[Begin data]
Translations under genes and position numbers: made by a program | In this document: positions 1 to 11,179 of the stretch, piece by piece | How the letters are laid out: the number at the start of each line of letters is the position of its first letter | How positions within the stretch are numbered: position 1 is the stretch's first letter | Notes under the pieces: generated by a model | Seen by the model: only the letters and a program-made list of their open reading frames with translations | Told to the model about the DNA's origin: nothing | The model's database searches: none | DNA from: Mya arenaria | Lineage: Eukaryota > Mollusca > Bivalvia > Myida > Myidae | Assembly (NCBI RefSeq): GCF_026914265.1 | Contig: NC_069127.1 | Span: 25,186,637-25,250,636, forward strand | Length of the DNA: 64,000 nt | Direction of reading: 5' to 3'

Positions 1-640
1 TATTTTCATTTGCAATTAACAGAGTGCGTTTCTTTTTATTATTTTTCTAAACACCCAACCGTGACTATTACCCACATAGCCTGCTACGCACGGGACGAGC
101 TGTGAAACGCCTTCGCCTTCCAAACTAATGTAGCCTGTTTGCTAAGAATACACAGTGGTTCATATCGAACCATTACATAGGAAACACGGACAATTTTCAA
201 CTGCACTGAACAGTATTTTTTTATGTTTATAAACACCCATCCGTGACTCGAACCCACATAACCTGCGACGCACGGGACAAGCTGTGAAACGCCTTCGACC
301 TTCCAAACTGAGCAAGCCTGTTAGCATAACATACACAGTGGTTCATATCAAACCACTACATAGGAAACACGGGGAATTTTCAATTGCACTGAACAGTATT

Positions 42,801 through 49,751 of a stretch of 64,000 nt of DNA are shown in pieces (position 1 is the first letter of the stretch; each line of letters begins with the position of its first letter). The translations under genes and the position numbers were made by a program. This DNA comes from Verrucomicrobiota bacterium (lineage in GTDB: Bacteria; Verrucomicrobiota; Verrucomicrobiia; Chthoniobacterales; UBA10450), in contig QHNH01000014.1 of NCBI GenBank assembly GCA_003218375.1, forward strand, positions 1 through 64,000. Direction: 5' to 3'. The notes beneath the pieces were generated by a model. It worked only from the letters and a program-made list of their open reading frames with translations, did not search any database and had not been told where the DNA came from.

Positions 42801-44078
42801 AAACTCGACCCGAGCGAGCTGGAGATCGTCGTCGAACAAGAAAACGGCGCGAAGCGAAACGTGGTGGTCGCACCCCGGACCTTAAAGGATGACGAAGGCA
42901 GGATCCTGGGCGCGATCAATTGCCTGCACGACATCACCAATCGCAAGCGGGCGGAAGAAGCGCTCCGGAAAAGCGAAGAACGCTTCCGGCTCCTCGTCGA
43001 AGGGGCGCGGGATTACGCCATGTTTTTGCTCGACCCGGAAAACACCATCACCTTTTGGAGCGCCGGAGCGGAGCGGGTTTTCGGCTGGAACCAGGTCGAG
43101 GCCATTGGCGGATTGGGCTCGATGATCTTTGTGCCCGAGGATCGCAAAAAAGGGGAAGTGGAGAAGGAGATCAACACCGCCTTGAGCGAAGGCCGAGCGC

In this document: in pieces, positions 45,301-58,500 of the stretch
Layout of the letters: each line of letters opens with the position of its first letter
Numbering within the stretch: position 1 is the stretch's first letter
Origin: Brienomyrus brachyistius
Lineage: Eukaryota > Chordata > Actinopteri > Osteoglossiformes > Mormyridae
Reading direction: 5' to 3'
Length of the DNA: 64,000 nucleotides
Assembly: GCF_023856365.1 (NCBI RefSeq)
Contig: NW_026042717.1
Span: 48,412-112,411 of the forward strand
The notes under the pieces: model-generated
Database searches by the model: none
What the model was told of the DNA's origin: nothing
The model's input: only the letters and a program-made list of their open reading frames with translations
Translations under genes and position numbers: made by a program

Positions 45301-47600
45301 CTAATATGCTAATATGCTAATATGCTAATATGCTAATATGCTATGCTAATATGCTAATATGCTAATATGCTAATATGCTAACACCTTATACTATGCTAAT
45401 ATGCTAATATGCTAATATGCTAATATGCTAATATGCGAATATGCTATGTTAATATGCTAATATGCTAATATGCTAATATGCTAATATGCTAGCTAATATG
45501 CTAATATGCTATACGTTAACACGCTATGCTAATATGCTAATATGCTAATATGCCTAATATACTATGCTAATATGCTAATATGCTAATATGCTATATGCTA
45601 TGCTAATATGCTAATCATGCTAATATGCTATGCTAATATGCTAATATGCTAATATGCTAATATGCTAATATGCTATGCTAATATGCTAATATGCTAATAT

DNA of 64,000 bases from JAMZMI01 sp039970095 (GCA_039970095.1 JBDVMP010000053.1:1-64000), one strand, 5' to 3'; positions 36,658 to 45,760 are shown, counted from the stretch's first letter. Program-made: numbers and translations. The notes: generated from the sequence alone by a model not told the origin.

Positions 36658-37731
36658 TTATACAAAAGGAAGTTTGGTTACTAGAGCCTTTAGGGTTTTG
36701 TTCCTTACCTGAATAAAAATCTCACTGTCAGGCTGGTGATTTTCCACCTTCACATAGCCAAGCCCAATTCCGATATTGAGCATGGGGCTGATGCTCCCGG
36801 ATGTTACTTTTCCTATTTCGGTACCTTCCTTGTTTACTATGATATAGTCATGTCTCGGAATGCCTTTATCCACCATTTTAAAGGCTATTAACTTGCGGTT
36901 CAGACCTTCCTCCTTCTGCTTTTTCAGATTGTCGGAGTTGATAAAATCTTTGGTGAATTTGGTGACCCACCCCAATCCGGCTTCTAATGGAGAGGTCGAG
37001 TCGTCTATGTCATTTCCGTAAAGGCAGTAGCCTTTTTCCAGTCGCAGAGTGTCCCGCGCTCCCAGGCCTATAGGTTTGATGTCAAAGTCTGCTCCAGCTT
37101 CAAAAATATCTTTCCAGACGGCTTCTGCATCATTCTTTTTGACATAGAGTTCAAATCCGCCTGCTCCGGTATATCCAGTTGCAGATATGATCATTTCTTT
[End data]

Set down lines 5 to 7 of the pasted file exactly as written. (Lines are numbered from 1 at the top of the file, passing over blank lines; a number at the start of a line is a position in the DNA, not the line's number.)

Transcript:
201 CTGCACTGAACAGTATTTTTTTATGTTTATAAACACCCATCCGTGACTCGAACCCACATAACCTGCGACGCACGGGACAAGCTGTGAAACGCCTTCGACC
301 TTCCAAACTGAGCAAGCCTGTTAGCATAACATACACAGTGGTTCATATCAAACCACTACATAGGAAACACGGGGAATTTTCAATTGCACTGAACAGTATT

Positions 42,801 through 49,751 of a stretch of 64,000 nt of DNA are shown in pieces (position 1 is the first letter of the stretch; each line of letters begins with the position of its first letter). The translations under genes and the position numbers were made by a program. This DNA comes from Verrucomicrobiota bacterium (lineage in GTDB: Bacteria; Verrucomicrobiota; Verrucomicrobiia; Chthoniobacterales; UBA10450), in contig QHNH01000014.1 of NCBI GenBank assembly GCA_003218375.1, forward strand, positions 1 through 64,000. Direction: 5' to 3'. The notes beneath the pieces were generated by a model. It worked only from the letters and a program-made list of their open reading frames with translations, did not search any database and had not been told where the DNA came from.